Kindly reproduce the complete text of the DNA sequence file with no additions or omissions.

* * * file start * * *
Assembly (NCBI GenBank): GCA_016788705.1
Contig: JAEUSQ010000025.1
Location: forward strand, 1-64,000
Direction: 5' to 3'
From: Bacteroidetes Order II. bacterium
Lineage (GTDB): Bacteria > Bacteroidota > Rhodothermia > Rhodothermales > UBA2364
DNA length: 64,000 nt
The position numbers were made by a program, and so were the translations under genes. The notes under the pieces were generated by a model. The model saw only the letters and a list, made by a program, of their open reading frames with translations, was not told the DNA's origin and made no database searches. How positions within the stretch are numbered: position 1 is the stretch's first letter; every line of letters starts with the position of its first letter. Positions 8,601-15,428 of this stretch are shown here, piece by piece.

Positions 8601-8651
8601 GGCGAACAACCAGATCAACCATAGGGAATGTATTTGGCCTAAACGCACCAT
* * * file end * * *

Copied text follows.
Assembly (NCBI GenBank): GCA_016788705.1
Contig: JAEUSQ010000025.1
Location: forward strand, 1-64,000
Direction: 5' to 3'
From: Bacteroidetes Order II. bacterium
Lineage (GTDB): Bacteria > Bacteroidota > Rhodothermia > Rhodothermales > UBA2364
DNA length: 64,000 nt
The position numbers were made by a program, and so were the translations under genes. The notes under the pieces were generated by a model. The model saw only the letters and a list, made by a program, of their open reading frames with translations, was not told the DNA's origin and made no database searches. How positions within the stretch are numbered: position 1 is the stretch's first letter; every line of letters starts with the position of its first letter. Positions 8,601-15,428 of this stretch are shown here, piece by piece.

Positions 8601-8651
8601 GGCGAACAACCAGATCAACCATAGGGAATGTATTTGGCCTAAACGCACCAT